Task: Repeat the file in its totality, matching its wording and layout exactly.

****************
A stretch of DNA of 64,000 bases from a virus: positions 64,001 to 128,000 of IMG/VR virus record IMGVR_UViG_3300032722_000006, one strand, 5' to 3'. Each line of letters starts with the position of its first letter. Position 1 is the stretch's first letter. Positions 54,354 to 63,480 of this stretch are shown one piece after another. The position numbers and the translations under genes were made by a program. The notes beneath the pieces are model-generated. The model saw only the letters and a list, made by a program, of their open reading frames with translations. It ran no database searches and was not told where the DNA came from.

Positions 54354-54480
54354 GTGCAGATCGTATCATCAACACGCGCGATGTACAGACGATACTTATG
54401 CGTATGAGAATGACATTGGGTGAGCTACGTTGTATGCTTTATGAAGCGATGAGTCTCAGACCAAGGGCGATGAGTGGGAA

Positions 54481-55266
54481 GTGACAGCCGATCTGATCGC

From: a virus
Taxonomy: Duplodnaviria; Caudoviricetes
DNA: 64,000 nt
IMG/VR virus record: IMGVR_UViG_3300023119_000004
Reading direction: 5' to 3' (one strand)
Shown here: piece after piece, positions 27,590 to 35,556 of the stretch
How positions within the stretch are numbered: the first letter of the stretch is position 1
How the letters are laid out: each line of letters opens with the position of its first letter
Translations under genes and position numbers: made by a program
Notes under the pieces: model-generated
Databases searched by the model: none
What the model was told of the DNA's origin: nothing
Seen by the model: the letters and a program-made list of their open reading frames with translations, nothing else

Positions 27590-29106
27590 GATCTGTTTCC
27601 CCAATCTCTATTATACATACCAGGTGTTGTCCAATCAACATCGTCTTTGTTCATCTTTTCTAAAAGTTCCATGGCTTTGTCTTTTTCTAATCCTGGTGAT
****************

A stretch of DNA of 64,000 bases from a virus: positions 64,001 to 128,000 of IMG/VR virus record IMGVR_UViG_3300032722_000006, one strand, 5' to 3'. Each line of letters starts with the position of its first letter. Position 1 is the stretch's first letter. Positions 54,354 to 63,480 of this stretch are shown one piece after another. The position numbers and the translations under genes were made by a program. The notes beneath the pieces are model-generated. The model saw only the letters and a list, made by a program, of their open reading frames with translations. It ran no database searches and was not told where the DNA came from.

Positions 54354-54480
54354 GTGCAGATCGTATCATCAACACGCGCGATGTACAGACGATACTTATG
54401 CGTATGAGAATGACATTGGGTGAGCTACGTTGTATGCTTTATGAAGCGATGAGTCTCAGACCAAGGGCGATGAGTGGGAA

Positions 54481-55266
54481 GTGACAGCCGATCTGATCGC

From: a virus
Taxonomy: Duplodnaviria; Caudoviricetes
DNA: 64,000 nt
IMG/VR virus record: IMGVR_UViG_3300023119_000004
Reading direction: 5' to 3' (one strand)
Shown here: piece after piece, positions 27,590 to 35,556 of the stretch
How positions within the stretch are numbered: the first letter of the stretch is position 1
How the letters are laid out: each line of letters opens with the position of its first letter
Translations under genes and position numbers: made by a program
Notes under the pieces: model-generated
Databases searched by the model: none
What the model was told of the DNA's origin: nothing
Seen by the model: the letters and a program-made list of their open reading frames with translations, nothing else

Positions 27590-29106
27590 GATCTGTTTCC
27601 CCAATCTCTATTATACATACCAGGTGTTGTCCAATCAACATCGTCTTTGTTCATCTTTTCTAAAAGTTCCATGGCTTTGTCTTTTTCTAATCCTGGTGAT